But whenever and however you help the oppressed, the broken-hearted, the captive, the prisoners and those who mourn, you are part of the kingdom, following Jesus Christ in making the promise of Isaiah come true.

The good news of justice, blessing and joy was made real in the baby of Bethlehem, who grew to be Christ our saviour who lived and died for us.  God’s good news lives on in each of us who is part of the body of Christ.

In this bread, this wine, to each one of us and through each one of us, Christ come to heal our broken world and bring all the promise of the kingdom.
Hear again the word of Isaiah:
“The spirit of the Lord God is upon me,
because the Lord has anointed me;
he has sent me to bring good news to the oppressed,
to bind up the brokenhearted,
to proclaim liberty to the captives,
and release to the prisoners;
to proclaim the year of the Lord's favour,
and the day of vengeance of our God;
to comfort all who mourn”.

People of God, hear the good news – and rejoice.
Come eat and drink, remember all that Christ offers, and welcome him and God’s kingdom of justice, blessing and joy.  Amen.

Friday, 5 December 2014

Advent 2: Comfort

Isaiah 40: 1-11, Mark 1: 1-8

Today’s reading from Isaiah starts with the words that are the first you hear in Handel’s Messiah:
“Comfort, comfort my people, says your God”.

Of all the things our world needs for Christmas, maybe “Comfort” should be top of the list. The weather finally feels wintry, so I’m sure I’m not the only one who has turned to comfort food, comfy warm clothes & seeking the warmth and comfort of home after a hard day.

And if this week, in your warm home at the end of a cold day, you have turned on the radio or the TV, or read a newspaper, you may be more in need of comfort than ever.

Tragedies – for families, for whole countries, for the most vulnerable, abound: the terrible story of the death of Charlotte Bevan and her baby daughter in the Avon Gorge; continued suffering in Syria, talk of financial cuts that will take social services down to the lowest level since the 1930s.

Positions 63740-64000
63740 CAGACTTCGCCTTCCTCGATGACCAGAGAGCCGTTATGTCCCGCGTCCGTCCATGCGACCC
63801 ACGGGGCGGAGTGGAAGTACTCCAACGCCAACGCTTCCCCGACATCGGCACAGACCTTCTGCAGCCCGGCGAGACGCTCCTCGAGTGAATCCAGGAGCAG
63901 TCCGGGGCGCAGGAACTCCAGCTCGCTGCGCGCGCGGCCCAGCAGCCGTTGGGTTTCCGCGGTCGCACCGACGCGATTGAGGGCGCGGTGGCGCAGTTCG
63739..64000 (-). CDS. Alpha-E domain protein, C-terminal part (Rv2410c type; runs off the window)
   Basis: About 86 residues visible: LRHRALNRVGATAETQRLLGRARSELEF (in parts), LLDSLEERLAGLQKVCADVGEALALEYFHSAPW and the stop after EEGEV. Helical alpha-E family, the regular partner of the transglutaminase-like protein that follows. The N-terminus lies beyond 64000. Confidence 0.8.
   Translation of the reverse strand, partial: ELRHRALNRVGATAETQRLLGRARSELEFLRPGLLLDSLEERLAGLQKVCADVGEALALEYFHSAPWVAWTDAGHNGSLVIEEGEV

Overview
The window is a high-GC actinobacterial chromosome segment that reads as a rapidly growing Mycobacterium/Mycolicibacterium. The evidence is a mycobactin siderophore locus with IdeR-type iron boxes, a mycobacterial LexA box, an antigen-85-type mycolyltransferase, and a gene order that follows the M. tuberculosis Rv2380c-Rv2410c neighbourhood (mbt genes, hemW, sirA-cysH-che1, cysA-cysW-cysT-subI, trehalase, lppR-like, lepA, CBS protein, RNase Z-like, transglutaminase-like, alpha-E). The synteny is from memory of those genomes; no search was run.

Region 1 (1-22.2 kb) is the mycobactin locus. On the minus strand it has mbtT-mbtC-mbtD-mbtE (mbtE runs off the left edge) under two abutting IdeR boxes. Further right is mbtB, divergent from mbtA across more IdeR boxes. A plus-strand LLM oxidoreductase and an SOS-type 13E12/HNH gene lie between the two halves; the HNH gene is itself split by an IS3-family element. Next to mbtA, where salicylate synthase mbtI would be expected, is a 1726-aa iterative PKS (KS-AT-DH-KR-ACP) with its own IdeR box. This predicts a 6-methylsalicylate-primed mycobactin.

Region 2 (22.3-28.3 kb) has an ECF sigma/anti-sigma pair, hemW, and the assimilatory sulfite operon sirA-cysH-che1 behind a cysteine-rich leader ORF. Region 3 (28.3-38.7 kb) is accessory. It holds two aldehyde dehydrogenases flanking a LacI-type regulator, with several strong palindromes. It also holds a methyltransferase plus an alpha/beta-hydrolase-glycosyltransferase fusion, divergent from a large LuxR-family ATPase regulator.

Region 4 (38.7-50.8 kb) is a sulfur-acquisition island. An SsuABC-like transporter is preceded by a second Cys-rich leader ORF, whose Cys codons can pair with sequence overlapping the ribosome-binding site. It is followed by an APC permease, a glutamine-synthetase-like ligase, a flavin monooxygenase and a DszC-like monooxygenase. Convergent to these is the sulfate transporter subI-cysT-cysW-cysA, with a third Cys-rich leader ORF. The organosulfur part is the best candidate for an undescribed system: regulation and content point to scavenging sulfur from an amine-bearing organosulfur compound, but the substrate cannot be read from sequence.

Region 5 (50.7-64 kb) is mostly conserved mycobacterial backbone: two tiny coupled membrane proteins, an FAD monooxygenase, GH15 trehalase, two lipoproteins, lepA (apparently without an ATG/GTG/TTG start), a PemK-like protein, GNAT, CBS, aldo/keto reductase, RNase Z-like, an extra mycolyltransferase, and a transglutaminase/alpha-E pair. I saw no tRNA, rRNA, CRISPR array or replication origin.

It seems our world is in a terrible state.

We need comfort – but where can we find it?
Isaiah should know about the need for comfort. What we have just heard comes from a part of the book written at a time when the people of God were in exile. The Babylonian army had invaded Jerusalem and taken away many of the people and all of the leaders into Babylon. The people were in a terrible state – either left at home with no leaders, or living in a strange land among a strange people.

This was the time when (In Psalm 137) the psalmist writes ‘by the rivers of Babylon we sat down and wept when we remembered Zion’.

To these people in the misery of their predicament, the prophet speaks the word of God : ‘Comfort’.
I wonder whether the word comfort is too soft for what the prophet believes God has in mind.

We use ‘comfort’ as the name for a fabric softener, we speak of comfort blankets and comfort zones. If you were to comfort someone you might imagine something soothing, full of platitudes – but the prophet is certainly not wanting to just say ‘there, there’ to God’s people!

Isaiah’s comfort has much more of a sense of purpose – almost force. The prophet is told to cry out to the people and assure them that although it might feel as if God has abandoned them, God is still with them, and will give Jerusalem ‘double for all her sins’. The pain and suffering is very real, but God will give them enough to sort out all their problems and more.